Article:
I am delighted to hear that because it is absent from the national homeless policy. At best, it is referenced or alluded to but in terms of a cascade, following actions and a strategy, it is conspicuous by its absence.
SONAS is a member of the Dublin homeless network. I looked at the network's submission to this committee and asked: "Where is domestic violence in here?" The response was that of course domestic violence is a key contributing cause, which is why they gave us that statement. It is implied and that is the problem when one is discussing domestic violence and homelessness. There is an understanding that it is understood but this is Ireland and if one does not state something explicitly, then there will not be follow-up action to address the issue. If we do not engage with the fact that domestic violence is a key contributing cause of families becoming homeless, then we will not find a solution. This will require an intergovernmental response, as well as recognition and engagement by all stakeholders, particularly the Department dealing with housing, planning and local government.
Domestic violence is a key contributing cause of family homelessness and a dual approach must be taken.
It is not just about housing. This is what differentiates it from mainstream housing policy. We have Housing First. That is great for a particular group of the homeless population and, in fact, for a majority. Even within those families who experience homelessness and domestic violence, it is a solution for many of them but the reality is that families, women and children experiencing domestic violence require a number of safe accommodation options - post-refuge accommodation, step-down accommodation which is for up to six months; safe homes in the community. We provide all of this as part of the quantum of services but we do not have enough. That is something that would differentiate that service provision from general homeless provision. Some general homeless recommendations talk about a family having a centre of interests and trying to house them as close as possible to that centre of interests. That may be diametrically opposed to the safety, welfare and protection of the women and children with whom we work because they can be, literally, just down the road from the perpetrator and his extended family or associates. We need to be mindful and aware that not one size will fit all or not one solution will fit all. If we are serious about providing those client-centred needs-led services and finding real solutions to homelessness we need to take this on board.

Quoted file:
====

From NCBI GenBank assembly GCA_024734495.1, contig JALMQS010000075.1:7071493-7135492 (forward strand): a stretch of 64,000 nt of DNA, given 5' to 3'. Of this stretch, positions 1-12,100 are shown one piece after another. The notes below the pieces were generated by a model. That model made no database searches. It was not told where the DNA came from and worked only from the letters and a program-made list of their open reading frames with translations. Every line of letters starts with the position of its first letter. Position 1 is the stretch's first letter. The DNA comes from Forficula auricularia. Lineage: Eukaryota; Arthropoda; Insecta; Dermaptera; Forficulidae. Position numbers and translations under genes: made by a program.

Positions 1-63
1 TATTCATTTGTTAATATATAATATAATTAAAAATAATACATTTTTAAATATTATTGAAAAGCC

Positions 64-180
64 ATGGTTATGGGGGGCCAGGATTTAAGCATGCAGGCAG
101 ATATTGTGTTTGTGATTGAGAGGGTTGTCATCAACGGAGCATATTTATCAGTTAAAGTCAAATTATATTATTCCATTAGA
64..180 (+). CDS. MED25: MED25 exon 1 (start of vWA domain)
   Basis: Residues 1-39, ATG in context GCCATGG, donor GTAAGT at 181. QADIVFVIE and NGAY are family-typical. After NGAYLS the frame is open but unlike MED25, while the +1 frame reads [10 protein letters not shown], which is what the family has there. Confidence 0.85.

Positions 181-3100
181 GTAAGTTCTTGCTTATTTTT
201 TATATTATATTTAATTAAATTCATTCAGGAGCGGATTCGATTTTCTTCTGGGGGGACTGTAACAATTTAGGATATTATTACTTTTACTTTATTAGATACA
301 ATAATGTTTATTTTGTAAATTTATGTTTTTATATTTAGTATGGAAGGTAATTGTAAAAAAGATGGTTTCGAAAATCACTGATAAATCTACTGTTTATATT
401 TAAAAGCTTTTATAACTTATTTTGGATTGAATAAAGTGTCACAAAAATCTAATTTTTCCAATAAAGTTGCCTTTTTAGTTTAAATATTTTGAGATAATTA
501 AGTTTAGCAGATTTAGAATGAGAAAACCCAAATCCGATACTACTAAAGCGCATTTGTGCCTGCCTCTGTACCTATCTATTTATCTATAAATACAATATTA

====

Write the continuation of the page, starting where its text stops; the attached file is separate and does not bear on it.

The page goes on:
In my submission I mentioned that SONAS is a member of the national monitoring committee of the second national strategy on domestic, sexual and gender based violence. The monitoring committee is meeting tomorrow. There is a real opportunity for this committee to put forward recommendations that can inform that national monitoring committee. Action 2.3 reads: develop guidance for local authorities with regard to the policy and procedural aspect of their housing role which will ensure effectiveness and consistency in local authority responses to victims of domestic violence. To be frank with the committee, the guidelines and the opportunity for engagement are welcome but right now we are facing a real crisis. We need to know that we can move this on at a faster pace. We need to know there is real engagement to be had around what are the accommodation supports women and children actually need.